The main reason many people didn’t buy an Apple computer was that it offered poor performance for its price. Compared to the PC/Windows side, processors that most users wouldn’t prefer were used in Macs, often it wasn’t even possible to install an external video card. Apple’s support for alternative hardware was also minimal.

On the laptop side, the situation was more dire, in older models soldered memory with very low speed and quantity was preferred. You could not do this if those memories were corrupted or if you wanted to upgrade. Models with higher performance and memory with GB were sold so expensive that they could make a difference of thousands of lire.

Naturally, it made more sense for people to buy a non-Apple computer and build a Mac on it with support from independent developers. Hardware support, updates, custom images, etc., which Apple did not officially offer, were offered to users fairly well by the Hackintosh communities.

Today the situation is different. Apple’s Silicon called ARM processors and computers produced accordingly can meet all the needs of a Mac user. Less heating, longer autonomy and higher performance compared to Intel processors, integrated GPU and finesse… We also talked about the Macbook Pro M1, which we experienced for 3 months, in a video. Those interested can watch it below.

The only sad thing about the demise of Hackintosh is that many people will be deprived of the macOS experience in the future, as not everyone can easily access Apple products in countries with very high exchange rates. high, like us. Computer enthusiasts or those who need macOS for special purposes, social technopatShe was able to do this, thanks to the support offered by the communities, as in . However, as the development of the x86-x64 architecture will soon stop, an era will come to an end, since no one will rewrite the ARM-oriented system without expecting anything in return from a different architecture.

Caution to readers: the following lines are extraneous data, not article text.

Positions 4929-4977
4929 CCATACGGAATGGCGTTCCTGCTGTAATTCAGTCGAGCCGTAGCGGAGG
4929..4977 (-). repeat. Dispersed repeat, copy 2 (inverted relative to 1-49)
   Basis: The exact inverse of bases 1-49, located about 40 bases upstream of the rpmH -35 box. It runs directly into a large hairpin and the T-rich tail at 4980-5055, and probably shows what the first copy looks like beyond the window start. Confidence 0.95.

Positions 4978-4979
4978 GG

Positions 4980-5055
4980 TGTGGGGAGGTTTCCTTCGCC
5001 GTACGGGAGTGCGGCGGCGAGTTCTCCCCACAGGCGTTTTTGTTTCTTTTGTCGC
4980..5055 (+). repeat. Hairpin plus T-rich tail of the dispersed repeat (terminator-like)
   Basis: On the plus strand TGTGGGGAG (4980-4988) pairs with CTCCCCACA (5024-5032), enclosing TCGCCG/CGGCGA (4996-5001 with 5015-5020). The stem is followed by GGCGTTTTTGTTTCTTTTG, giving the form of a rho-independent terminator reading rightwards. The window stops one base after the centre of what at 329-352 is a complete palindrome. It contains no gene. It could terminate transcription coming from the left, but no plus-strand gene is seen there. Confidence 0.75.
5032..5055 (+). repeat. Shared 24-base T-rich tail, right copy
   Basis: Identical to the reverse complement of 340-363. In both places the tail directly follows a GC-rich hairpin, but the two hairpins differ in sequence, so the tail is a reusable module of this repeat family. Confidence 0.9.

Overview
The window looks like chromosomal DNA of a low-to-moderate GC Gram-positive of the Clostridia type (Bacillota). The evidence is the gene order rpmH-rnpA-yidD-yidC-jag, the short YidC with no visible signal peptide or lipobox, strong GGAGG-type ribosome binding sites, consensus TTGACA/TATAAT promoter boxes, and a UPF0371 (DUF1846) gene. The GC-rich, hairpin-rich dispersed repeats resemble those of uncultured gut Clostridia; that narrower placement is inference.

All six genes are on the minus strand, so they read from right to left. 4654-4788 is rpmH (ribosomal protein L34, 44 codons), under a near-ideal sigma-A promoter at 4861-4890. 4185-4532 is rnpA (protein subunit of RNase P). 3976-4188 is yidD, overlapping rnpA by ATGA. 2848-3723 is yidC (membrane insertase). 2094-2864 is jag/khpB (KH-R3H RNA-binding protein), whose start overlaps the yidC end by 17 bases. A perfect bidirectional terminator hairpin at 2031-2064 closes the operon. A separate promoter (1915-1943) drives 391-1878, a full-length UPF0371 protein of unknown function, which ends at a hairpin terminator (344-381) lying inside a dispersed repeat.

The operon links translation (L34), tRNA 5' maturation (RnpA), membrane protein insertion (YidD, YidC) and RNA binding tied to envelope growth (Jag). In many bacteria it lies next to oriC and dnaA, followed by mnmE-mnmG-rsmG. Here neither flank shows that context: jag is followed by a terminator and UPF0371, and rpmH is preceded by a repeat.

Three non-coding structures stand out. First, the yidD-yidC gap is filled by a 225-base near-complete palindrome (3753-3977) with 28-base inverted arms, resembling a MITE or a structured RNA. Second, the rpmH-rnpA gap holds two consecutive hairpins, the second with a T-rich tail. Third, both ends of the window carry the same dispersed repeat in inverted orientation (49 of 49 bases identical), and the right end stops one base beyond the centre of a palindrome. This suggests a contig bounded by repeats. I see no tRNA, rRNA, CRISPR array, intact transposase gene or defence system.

Likely…

After Apple broke the taboo that ARM would not provide enough performance in the computer industry, many companies including Intel and Microsoft turned to ARM. As Windows trials for the ARM architecture accelerated, Intel used an architecture called big.LITTLE, which uses a combination of general-purpose and high-performance cores in its 12th-generation processors on the x86-platform. x64, following inspiration.

Qualcomm took a stake in ARM, Nvidia entered a controversial acquisition process by the authorities to own the whole company. Although those agreements were later severed for legal reasons, ARM’s current owner, Japanese Softbank, has announced that it will put the company up for sale in 2023. Intel, on the other hand, appears to be one of the new contenders. because of its investments and its approaches.

It has always been so throughout history. An invention is first introduced and then competition allows it to develop and reach different points. Until today, x86-x64, namely the AMD64 architecture, was considered the only alternative for the PC world. Apple, on the other hand, managed to grab some attention by revealing that ARM is both more advantageous and better in many ways.

As we will not be able to reduce the size of transistors below a certain limit in the years to come, we can say that there will be three alternatives in front of us to have more efficient computers. The first of these is quantum computers – of which we have yet to see a working example – will spread throughout our homes, or if we always stay on x86-x64 we will only be able to achieve high performance with larger processors than the current ones. As it will cause too much heat, it will not be possible to use it in many portable devices. Because warming = extra thickness. To bring a heater back to its normal temperature level, you need a relatively large cooling system.

Unlike these situations, ARM is an unusual structure. Although it is still at a level that can be described as “raw” for its use in computers, we find that it offers very satisfactory performance accompanied by low heating, in the M1, one bigger examples. Maybe in the future, if we all start using ARM, we can use Hackintosh again because it’s the same architecture, who knows?